Dynamic Pricing in Declining Demand: A Case of Monopoly
Chiba Keizai University
August 4, 2009
This paper characterizes dynamic monopoly price patterns when demand declines. Declining demand is caused by the prevalence of a substitutable new product. Under an assumption that myopic consumers never buy an old product once they buy the new one, this study demonstrates a systematic property of the price path. This property illustrates a tradeoff between pricing low to delay the adoption of the new product, but pricing high to exploit consumers who are insensitive to the price of the old product. Comparative statics show how the path is affected by exogenous variables such as the rate of technological advance and consumer-side or firm-side characteristics. In particular, distribution type of consumer's characteristics is a critical factor in alternating price paths.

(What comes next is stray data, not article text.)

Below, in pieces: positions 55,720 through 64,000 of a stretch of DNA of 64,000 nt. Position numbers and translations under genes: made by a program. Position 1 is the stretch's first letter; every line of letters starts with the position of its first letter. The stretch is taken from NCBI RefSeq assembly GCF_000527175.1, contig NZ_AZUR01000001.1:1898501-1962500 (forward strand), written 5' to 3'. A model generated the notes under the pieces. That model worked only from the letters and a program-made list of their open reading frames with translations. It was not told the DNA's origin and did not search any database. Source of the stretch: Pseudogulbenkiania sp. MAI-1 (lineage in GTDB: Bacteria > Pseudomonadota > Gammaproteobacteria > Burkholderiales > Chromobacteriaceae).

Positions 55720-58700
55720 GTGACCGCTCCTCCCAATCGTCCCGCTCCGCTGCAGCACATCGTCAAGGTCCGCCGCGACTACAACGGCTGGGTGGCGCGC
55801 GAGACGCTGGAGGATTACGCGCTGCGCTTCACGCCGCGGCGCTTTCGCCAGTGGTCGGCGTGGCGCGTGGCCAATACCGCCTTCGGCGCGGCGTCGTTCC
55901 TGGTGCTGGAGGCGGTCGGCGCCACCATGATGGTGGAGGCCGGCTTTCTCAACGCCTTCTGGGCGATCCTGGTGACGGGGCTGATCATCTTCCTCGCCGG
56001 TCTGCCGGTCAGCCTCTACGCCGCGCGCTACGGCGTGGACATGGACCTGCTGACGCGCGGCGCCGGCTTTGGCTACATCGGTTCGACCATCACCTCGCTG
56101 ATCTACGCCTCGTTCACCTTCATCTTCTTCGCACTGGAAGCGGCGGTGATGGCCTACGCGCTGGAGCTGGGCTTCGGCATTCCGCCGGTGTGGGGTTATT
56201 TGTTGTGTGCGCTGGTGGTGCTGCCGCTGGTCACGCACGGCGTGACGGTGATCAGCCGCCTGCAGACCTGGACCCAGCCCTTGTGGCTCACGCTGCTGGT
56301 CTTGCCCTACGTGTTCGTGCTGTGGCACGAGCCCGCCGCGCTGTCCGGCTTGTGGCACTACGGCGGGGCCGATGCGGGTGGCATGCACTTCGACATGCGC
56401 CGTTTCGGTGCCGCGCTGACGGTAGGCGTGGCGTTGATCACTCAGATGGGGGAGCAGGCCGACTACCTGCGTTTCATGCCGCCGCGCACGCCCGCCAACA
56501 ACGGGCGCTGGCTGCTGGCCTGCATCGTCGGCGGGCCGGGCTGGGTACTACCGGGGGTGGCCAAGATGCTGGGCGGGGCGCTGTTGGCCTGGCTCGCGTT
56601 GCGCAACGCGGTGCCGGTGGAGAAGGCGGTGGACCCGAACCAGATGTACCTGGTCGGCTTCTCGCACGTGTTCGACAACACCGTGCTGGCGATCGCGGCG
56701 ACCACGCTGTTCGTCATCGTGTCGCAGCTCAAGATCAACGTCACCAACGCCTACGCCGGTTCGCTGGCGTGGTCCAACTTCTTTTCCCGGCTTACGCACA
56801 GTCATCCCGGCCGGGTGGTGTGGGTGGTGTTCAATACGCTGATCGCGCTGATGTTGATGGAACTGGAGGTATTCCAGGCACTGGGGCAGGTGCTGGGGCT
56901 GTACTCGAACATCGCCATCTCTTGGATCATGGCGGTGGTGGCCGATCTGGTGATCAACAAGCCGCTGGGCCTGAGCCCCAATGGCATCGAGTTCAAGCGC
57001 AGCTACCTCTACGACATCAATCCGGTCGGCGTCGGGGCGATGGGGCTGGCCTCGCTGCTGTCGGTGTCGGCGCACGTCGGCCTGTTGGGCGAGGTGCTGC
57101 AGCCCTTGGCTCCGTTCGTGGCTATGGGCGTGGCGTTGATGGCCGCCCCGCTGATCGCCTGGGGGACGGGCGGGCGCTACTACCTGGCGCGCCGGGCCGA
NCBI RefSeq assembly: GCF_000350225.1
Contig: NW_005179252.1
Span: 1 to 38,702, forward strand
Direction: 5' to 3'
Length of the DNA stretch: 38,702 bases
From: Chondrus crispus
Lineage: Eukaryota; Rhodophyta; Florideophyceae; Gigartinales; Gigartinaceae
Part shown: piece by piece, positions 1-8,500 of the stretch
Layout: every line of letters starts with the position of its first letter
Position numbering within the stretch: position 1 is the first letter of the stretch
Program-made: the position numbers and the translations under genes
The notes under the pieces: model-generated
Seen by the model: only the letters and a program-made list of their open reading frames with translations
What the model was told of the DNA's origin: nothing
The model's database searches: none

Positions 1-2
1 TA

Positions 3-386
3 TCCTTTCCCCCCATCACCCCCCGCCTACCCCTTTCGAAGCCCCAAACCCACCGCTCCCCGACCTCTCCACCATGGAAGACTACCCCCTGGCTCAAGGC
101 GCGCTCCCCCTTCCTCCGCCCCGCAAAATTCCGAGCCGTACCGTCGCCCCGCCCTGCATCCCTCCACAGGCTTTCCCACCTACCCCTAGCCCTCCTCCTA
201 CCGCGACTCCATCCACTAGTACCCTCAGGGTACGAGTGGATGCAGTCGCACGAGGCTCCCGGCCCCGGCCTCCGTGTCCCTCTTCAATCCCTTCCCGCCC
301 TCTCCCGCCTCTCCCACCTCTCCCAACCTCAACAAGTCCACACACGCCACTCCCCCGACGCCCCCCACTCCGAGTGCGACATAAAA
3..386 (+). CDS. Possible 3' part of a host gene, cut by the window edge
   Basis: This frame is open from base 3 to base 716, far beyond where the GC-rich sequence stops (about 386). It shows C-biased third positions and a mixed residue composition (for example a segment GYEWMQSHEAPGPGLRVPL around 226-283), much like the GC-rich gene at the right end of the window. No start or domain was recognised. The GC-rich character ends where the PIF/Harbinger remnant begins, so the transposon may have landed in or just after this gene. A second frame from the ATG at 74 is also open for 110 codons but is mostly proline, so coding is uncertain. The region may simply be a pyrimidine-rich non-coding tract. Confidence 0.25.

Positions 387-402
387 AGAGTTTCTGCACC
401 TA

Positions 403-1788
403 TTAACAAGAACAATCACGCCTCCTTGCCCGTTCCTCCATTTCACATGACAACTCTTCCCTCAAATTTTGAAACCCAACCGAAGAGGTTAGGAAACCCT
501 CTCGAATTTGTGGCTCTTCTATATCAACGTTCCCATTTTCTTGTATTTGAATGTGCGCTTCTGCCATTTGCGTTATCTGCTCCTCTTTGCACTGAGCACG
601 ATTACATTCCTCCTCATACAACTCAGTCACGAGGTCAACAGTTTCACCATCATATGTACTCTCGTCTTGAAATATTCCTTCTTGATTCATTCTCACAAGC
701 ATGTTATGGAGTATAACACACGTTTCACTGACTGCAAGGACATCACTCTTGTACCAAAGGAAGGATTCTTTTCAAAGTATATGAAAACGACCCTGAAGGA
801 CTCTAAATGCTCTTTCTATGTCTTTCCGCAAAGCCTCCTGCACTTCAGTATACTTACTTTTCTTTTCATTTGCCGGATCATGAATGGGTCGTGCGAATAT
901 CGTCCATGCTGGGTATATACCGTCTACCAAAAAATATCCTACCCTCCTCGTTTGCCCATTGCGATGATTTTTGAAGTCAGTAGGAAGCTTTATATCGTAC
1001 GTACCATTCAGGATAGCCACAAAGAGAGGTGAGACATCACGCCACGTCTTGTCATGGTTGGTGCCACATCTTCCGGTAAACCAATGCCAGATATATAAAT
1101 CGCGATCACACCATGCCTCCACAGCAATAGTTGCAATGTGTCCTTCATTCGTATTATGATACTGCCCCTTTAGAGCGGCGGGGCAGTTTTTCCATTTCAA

Number of Pages in PDF File: 39
Keywords: Declining demand, price inelastic demand, dynamic pricing, monopoly, myopic consumers.
JEL Classification: L11, L12, L16working papers series
Date posted: August 4, 2009
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